Latest Winners

May-June 2022: Jasmine Avdagic Carpenter




Please login to vote.
Tuesday, 30 June 2020

Slow-Travel Road Trip in Italy: Puglia and Basilicata

Written by Russ & Emily Firlik
  • Print
  • Email
  • AddThis Social Bookmark Button
Rate this item
(17 votes)


We were excited to explore two of the three southern Italian boot regions: Basticata (Instep) and Pulia (Heel). The other boot region is Calabria (the toe). ‘The North of Italy may have the Euros, but the South has the Soul.”

Slow-traveling fosters careful planning and promotes boundful energies. However, once one is actually on the road these factors proved to be essential: An informed and calm navigator; a regional paper map (we used the Michelin Tourist & Motoring Atlas 2019); careful attention to the driving laws and being aware of the residents driving nuances, and finally, hitting the “Avoid highways” option on Google Maps makes for additional enjoyment and discoveries.

As slow-traveling seniors, we are inspired by art, informed by culture and motivated by curiosity. Although everything on our agenda had been pre-planned, one of the marvels of slow travel is discovering what has not been planned: Slow travel and Italy are endless surprises! As American travel writer extraordinaire, Paul Edward Theroux, reminds us, “As far as reading about the history of a certain place or novels, I leave that until afterwards. I don’t want to research a place intensely, I want to discover it.”

Our extensive research, carefully planned agenda, and endless reservations in Basilicata and Puliga looked like this: 10 days in Basilicata and 47 days in Pulia. Our road trip took us from Matera in Basilicata, across over to Puglia region of Italy, to the east and west coasts of the Adriatic and Ionian Seas, and around the heel of Italy and returned to Bari. We stayed in hotels, apartments, B&B’s, and agriturismi.

Our road trip started with a 1.5 hr drive south from Bari to Matera (pop. 60,000) in the region of Basilicata (which is bordered by two short coastlines on the Ionian and Tyrrhenian Seas). The population of the region is 580,000.

Matera was all spruced up for its year as the European Capital of Culture in 2019. Fodor’s states that Matera is "one of the most unique landscapes in Europe". It was named a World Heritage Site by UNESCO in 1993. Along with the many Baroque churches, twelfth century cathedrals, Tramontano Castle and many grottoes carved out of limestone, it is the two neighborhoods - Sassi - where the cave houses are located and are thought to be the first human dwellings in Italy, perhaps 9000 (Palaeolithic Period) years ago. The Sassi lay empty for decades after the war; people moved back in the 1980’s to modernize the caves and convert them into residences, hotels, bars and shops. Basilicata is a high altitude region, made up of tufa and sandstone buildings. The steep steps, rocky outcrops and stone alleyways could be from biblical-era Jerusalem. A little research indicated that the 2006 remake of Ben Hur, Wonder Women and Mary Magdalene were filmed in Matera.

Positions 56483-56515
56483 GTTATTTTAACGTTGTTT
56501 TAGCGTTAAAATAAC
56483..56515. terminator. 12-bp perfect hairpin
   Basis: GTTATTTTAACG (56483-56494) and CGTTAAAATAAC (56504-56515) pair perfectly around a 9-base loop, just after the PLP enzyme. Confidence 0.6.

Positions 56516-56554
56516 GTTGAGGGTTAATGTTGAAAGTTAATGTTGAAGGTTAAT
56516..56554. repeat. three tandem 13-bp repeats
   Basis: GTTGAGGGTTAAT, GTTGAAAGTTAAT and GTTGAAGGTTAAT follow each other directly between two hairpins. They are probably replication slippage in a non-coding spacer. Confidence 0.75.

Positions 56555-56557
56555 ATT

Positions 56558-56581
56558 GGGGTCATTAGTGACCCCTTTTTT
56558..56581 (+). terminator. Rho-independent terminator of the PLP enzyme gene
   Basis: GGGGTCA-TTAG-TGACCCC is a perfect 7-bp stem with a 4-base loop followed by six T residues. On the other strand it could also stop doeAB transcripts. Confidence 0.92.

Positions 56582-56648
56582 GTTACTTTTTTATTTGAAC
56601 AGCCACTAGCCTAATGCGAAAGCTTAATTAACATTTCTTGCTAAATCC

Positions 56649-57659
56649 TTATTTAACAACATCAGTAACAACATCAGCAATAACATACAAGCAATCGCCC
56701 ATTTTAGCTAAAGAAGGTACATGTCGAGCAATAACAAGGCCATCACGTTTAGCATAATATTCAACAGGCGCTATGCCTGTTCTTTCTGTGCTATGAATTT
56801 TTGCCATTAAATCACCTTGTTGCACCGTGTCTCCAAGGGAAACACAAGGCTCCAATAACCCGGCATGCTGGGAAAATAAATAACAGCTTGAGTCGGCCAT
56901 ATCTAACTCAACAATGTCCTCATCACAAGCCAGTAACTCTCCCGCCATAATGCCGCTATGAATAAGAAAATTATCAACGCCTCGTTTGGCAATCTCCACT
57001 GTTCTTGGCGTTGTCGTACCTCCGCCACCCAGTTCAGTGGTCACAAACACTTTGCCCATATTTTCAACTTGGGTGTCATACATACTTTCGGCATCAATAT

2   19

The Sassi were divided into two sections, the Barisono and Caveoso. We spend most of our time in the Caveoso section where there are 150 rock-cut churches and eight museums. We spent considerable time in three very informative and insightful museums: (1). The Casa Grotto museum, which was the recreation area of the cave-dwelling peasants, with their animals and stone latrine in the corner; (2). Casa Noha Museum, with their multimedia exhibit using the tufa walls within the 16th century family house, told the story of the city from ancient times to the Sassi as a World Heritage Site; (3). The Museum National d’Art Medieval e Moderna Della Basilicata, one of the most important museums of the region. On exhibit are sacred paintings, ancient mosaics, and a collection of 44 paintings by Carlo Levi. It was Levi’s famous 1951 book, Christ Stopped in Eboli, showing the world the sickness and poverty of these cave dwellers and were moved from this area after the Second World War, only returning in the late 1980’s. Wine, olives, and oil were the economic drivers behind them, now tourism dominates this economy of Matera - and we certainly saw why this was a town to discover in-depth.

2   9 

2   2

2   17 1

Matera Highlights:

1. Baroque Doumo and churches - late 16th century;
2. Matera Cathedral 1260 - Romanesque;
3. Tramontano Castle - 16th century;
4. Sasso Barisano - new town- where most residents live and work; there were a number of Byzantine churches, with 12 century frescoes.
5. Sasso Caveoso - old town - there is a fascinating ninth century graveyard and the eleventh century church.

2   26

Enchanting Matera: We could have spent a few more days in Matera’s captivity tapestry of organic beauty and contradictions, but we made the most of our 10 days. What pure joy!

From Matera we continued to Montescaglioso (pop. 10,000). Our sole purpose was to see the 11th century Abbazia di S. Michele Arcangelo in the village of Terra Murata, based on a Benedictine foundation dating back to the XI century. Once destroyed, seen now with the multiple layers and transformations made over the centuries. The church itself is accessed by a stunning Romanesque grey and green stone portal built in the early 11th century. The Abbey of San Michele Arcangelo is one of the most prestigious and richest churches in southern Italy.

(Page 1 of 6)
Last modified on Wednesday, 01 July 2020

Search Content by Map


All Rights Reserved ©Copyright 2006-2022 inTravel Magazine®
Published by Christina's Arena, Inc.